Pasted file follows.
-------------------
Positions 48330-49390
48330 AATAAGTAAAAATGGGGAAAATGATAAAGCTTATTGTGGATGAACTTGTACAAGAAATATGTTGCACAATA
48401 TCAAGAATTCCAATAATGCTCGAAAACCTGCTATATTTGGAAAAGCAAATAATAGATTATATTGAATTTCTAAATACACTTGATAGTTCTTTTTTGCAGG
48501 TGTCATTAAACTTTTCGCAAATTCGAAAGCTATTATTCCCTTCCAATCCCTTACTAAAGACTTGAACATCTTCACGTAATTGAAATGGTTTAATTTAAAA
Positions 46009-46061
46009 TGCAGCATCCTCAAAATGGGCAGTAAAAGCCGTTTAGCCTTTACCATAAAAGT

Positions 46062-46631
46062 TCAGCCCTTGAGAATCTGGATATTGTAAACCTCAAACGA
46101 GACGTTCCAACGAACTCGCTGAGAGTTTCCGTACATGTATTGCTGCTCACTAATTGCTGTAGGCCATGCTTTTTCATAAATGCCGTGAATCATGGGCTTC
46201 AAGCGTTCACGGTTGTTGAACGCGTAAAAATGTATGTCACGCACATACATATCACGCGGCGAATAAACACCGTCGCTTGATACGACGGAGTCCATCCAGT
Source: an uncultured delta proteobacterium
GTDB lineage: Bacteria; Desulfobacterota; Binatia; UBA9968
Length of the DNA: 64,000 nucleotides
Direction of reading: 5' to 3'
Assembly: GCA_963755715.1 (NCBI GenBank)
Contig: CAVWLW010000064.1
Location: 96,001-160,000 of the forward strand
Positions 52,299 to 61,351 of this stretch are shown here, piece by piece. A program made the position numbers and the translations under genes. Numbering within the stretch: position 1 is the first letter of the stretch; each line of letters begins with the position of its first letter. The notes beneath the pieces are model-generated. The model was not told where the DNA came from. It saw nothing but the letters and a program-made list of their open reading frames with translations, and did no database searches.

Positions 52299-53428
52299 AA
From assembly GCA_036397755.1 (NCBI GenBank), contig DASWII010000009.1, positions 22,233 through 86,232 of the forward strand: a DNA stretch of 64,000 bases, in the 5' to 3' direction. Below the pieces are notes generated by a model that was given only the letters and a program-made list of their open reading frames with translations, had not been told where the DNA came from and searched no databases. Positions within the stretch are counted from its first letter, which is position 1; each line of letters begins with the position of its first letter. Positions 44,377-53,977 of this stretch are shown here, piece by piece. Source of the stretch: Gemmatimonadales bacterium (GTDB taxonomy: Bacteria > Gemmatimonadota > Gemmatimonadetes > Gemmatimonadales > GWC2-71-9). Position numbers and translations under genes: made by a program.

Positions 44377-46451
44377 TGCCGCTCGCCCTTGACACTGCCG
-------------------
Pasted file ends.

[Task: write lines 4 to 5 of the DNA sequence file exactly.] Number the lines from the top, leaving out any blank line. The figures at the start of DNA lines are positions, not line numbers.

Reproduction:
48501 TGTCATTAAACTTTTCGCAAATTCGAAAGCTATTATTCCCTTCCAATCCCTTACTAAAGACTTGAACATCTTCACGTAATTGAAATGGTTTAATTTAAAA
Positions 46009-46061